When the Dust Stirs


Moving to another country affects people in different ways. For a person from the southwestern United States, spicy West African food may hit the spot, while a person from the northeast has to adjust to the heat of Arab Gulf States. The reserved cultures of some Asian nations may require new skills in self-control for a person who is used to howdies, hugs, and handshakes.

We don’t have sandstorms in Tennessee.

I first experienced them in Ivory Coast, West Africa. Though below the Sahara belt of countries, Ivory Coast and neighboring countries get the joy of annual sandstorms as the winds share the contents of their northern cousins. When I moved to the Middle East and North Africa, I neared the epicenter of the sandy sources and faced many a dusty day.

The first rule of thumb: Close your windows.

We had just arrived in Tunisia, traveling almost twenty-four hours with two young children. Upon arrival in the capital, where we would be living, we were met by colleagues who proceeded to tell us we were heading south with them for a few days. Another five hours later, we arrived at our temporary location and crashed. Our bags spread over the house, we walked the short distance to our colleagues for dinner, not realizing that a sandstorm would shortly arrive. We returned home to find our bags, clothes, and the entire house covered with sand—We didn’t close the windows.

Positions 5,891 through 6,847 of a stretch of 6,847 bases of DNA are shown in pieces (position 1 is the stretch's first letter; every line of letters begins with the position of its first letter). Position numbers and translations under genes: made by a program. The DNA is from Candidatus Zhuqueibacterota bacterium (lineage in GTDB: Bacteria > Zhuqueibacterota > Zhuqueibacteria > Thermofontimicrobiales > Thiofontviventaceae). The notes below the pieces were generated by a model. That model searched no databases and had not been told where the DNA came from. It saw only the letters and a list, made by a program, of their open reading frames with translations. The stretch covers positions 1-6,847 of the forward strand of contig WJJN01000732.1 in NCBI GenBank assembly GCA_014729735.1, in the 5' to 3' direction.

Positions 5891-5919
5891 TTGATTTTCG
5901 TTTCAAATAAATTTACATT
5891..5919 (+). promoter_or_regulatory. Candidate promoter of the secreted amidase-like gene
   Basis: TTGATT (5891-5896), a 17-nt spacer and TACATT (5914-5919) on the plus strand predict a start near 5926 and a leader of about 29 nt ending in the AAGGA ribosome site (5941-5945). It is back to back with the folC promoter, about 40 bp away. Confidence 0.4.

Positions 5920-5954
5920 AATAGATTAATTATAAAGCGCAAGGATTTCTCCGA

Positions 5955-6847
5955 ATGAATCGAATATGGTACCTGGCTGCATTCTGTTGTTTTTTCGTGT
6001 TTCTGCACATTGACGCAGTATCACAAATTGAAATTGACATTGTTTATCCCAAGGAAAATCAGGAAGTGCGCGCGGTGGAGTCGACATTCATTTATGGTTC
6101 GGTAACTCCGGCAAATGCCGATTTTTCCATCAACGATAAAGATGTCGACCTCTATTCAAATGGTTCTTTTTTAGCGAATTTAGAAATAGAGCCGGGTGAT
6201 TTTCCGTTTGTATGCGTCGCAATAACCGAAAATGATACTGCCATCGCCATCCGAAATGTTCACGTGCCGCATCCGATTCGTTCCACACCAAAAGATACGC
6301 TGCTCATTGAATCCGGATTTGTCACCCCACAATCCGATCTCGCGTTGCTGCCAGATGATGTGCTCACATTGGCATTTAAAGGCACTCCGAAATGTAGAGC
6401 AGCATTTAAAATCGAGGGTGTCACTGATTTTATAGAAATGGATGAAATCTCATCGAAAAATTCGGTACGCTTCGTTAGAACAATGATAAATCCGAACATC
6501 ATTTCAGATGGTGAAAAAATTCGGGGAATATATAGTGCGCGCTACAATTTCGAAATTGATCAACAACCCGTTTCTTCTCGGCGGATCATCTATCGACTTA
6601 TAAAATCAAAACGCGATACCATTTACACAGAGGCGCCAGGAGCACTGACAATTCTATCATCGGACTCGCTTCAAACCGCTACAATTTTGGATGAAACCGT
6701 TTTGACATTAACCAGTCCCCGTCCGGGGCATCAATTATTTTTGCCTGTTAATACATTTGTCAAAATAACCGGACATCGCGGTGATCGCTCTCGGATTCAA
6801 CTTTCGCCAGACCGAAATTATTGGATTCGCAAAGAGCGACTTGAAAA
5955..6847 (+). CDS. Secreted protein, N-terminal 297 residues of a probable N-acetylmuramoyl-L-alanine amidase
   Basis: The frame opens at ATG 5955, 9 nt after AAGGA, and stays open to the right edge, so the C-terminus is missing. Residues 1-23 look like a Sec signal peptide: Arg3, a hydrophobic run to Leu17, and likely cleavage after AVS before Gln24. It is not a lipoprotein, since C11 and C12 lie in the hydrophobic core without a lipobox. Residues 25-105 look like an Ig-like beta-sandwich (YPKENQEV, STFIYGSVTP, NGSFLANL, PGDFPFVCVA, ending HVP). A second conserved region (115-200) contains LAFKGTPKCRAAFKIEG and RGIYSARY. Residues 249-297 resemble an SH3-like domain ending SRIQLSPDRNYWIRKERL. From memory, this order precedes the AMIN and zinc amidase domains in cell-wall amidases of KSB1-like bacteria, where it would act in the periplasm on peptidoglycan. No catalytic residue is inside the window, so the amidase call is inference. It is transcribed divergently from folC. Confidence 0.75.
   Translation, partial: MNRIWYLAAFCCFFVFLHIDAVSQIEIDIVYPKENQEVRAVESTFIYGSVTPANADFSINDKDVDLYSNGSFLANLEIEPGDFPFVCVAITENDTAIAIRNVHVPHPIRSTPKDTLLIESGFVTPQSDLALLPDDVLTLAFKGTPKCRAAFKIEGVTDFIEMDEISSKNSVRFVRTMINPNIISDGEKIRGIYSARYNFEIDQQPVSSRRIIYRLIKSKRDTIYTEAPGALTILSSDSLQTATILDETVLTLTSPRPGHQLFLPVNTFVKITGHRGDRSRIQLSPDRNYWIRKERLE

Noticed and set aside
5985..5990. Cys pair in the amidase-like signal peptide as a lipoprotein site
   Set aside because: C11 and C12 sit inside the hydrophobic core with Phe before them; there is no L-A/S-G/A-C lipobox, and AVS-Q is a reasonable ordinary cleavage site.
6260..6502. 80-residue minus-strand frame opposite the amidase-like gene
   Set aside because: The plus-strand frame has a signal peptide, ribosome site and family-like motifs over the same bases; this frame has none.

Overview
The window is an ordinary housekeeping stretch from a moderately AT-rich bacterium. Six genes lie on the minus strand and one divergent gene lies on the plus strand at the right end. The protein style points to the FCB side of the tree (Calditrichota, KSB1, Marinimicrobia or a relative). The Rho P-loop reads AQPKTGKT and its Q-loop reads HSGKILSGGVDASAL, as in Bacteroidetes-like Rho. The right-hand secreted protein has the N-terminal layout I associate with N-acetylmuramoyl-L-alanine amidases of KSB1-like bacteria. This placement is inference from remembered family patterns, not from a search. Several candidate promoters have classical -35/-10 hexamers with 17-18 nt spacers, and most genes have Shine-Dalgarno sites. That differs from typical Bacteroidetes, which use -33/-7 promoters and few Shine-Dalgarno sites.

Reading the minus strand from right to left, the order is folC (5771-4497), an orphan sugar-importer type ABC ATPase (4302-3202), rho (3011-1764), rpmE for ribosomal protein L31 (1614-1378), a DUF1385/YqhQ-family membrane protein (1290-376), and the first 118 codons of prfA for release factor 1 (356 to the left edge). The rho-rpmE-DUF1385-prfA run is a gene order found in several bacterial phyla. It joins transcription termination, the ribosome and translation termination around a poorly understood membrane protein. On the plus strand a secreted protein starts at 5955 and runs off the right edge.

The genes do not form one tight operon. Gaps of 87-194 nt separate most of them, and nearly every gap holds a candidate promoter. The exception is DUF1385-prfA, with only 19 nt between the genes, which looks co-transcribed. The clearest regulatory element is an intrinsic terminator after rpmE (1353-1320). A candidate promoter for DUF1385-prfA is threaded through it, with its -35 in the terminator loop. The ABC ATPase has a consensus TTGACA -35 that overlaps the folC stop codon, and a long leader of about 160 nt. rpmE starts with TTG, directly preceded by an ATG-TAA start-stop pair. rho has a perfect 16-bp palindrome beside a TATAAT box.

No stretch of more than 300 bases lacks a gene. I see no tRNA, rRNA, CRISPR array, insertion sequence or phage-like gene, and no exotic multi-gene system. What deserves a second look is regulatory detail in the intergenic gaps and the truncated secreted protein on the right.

Once it gets in, sand stays.

It doesn’t seem to matter how much you clean; sand and dust find their way into the tiniest of crevices. You wipe, you wash, you sweep and mop, but the grit remains. Living in sandy lands requires constant cleaning. I remember that was one of the best things I was looking forward to on my return to Tennessee—I wouldn’t have to dust and mop as much!

Even with my lack of affection for sand and her storms, I have learned from my experience with this aspect of nature.

Sin is a lot like a sandstorm.

We are deceived into thinking we can walk away clean after a brief fling with the dark side. We let down our guard and allow Satan to have his way, but when the guilt or trouble comes, we think that by pulling the episode to a close we can avoid any further repercussions. Just like the sand, the thoughts, desires, and temptations that led to the sin in the first place have snuck and stuck into the crevices of our minds and hearts.

Trying to do better on our own never works.

We can’t “work” our way out of the sin trap. It’s going to take more than a clean house to remove the grit sin leaves on the heart.

The best remedy to sin is the Power Wash of the Holy Spirit.

When we lay it all out there in confession to Christ, that opens the crevices of our hearts to the Spirit’s cleansing power. When the Spirit washes, we are clean indeed.

Going forward with the Spirit requires us to close the windows of our hearts to sin.

Just like we didn’t realize a storm was coming and were thus caught off guard, so do we naively think when we’re in good shape with the Lord that Satan won’t have his way. He may not have his way, but he’s definitely going to try to, by stirring up the dust of temptation and trials. Constant vigilance is required to stand your ground. Keep the house of your heart secure by staying in God’s Word and connecting to him in prayer.

Do I miss the sandstorms of life overseas? No. Am I grateful for the lessons they taught me? Absolutely.

What does life teach you about God, faith, and service? May you find glimpses of eternal truths through the daily circumstances of your world today and share them with others—to his glory.

Grace and Peace

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